Just when you thought the financial problems tied to the Coronavirus pandemic were lessened a bit by the federal government’s program of payments of up to $1,200 to eligible people, we are now seeing a double whammy of increases in income tax identity theft resulting in not only the needy person not getting their $1,200 payment, but also having their legitimate income tax refund delayed by months. This was what happened recently to Jim and Dawn Ackerman of Illinois who were expecting $1,200 stimulus checks, but instead not only discovered that their checks had been paid to someone else, but also found out that they were victims of income tax identity theft where an identity thief had filed a phony income tax return in their names so that when the Ackermans recently filed their 2019 federal income tax return, they were told by the IRS that they cannot obtain their legitimate income tax refund until a full investigation of their case has occurred which will most likely take many months.
The reason for the plight of the Ackermans and others in their situation is that the payments under the CARES Act are determined in the vast majority of instances by the information contained on your 2019 income tax return or if you have not filed a 2019 income tax return yet, by your 2018 income tax return. These tax returns will be used to determine both the amount of the stimulus check that you shall receive as well as to where the stimulus payment will be made. Income tax identity theft causes taxpayers to lose billions of dollars each year and it can be expected that that the problem will worsen this year.
In addition to protecting the privacy of your Social Security number, the best thing you can do to protect yourself from becoming a victim of income tax identity theft is to file your income tax return as early as possible. A criminal can successfully make you a victim of income tax identity theft only if he or she files an income tax return using your Social Security number before you file your legitimate income tax return. Therefore the earlier you file your income tax return, the more likely you are to avoid becoming a victim of this crime. Although, due to the Coronavirus pandemic, the IRS has extended the filing deadline for 2019 income tax returns to July, you would be well advised to file your income tax return as soon as possible if you have not already done so in order to avoid the problem encountered by the Ackermans.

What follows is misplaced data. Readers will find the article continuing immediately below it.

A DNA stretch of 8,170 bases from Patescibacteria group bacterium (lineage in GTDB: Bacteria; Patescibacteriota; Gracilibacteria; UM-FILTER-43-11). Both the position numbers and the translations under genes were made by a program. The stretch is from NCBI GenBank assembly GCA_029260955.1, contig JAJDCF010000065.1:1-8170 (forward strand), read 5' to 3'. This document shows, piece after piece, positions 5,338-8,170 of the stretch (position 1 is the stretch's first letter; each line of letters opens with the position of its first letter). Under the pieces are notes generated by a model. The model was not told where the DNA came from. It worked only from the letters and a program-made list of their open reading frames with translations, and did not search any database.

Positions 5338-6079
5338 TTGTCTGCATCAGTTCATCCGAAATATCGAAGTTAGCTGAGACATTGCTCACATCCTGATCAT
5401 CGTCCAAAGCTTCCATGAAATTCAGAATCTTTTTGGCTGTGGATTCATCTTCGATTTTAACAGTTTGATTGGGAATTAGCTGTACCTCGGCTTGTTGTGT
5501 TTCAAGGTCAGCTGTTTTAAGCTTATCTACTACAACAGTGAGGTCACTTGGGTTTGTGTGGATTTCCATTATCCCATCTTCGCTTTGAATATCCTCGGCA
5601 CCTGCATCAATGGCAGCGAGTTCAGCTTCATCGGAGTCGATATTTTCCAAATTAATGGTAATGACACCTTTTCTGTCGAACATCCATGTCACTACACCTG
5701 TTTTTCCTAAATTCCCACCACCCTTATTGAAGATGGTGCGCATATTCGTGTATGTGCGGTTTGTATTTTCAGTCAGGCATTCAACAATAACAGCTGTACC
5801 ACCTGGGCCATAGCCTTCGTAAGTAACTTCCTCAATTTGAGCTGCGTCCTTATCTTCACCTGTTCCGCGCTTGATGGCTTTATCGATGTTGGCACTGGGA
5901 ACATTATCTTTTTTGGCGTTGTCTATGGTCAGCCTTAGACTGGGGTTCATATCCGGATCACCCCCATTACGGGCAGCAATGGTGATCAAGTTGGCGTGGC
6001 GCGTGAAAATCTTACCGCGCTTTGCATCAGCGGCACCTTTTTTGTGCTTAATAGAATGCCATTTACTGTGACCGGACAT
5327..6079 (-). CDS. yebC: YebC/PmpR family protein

The IRS has lowered the time to resolve the income tax identity theft cases of individual taxpayers to 166 days, which, although to my mind, is still too long, is a significant improvement over previous years, however with reduced staffing and more to do, the delays in processing claims of income tax identity theft victims may be longer this year. Through the joint efforts of the Federal Trade Commission (FTC) and the IRS, you can now file electronically an IRS Form 14039 which is the form necessary to report if you have become a victim of income tax identity theft to the IRS. Being able to file this form now electronically should speed up the process of the IRS investigation of instances of income tax identity theft and reduce the time before you can get your income tax refund if one is due. You can obtain the form at the FTC’s http://www.Identitytheft.gov website where you will be asked questions necessary to automatically complete the form. Once the form is completed, you will be able to review it and, if it meets with your approval, submit the form directly to the IRS through the http://www.Identitytheft.gov website. You should also download and print out a copy of the form for your own records as well. You should receive a confirmation from the IRS of receipt of the form within thirty days. You also should file a police report immediately
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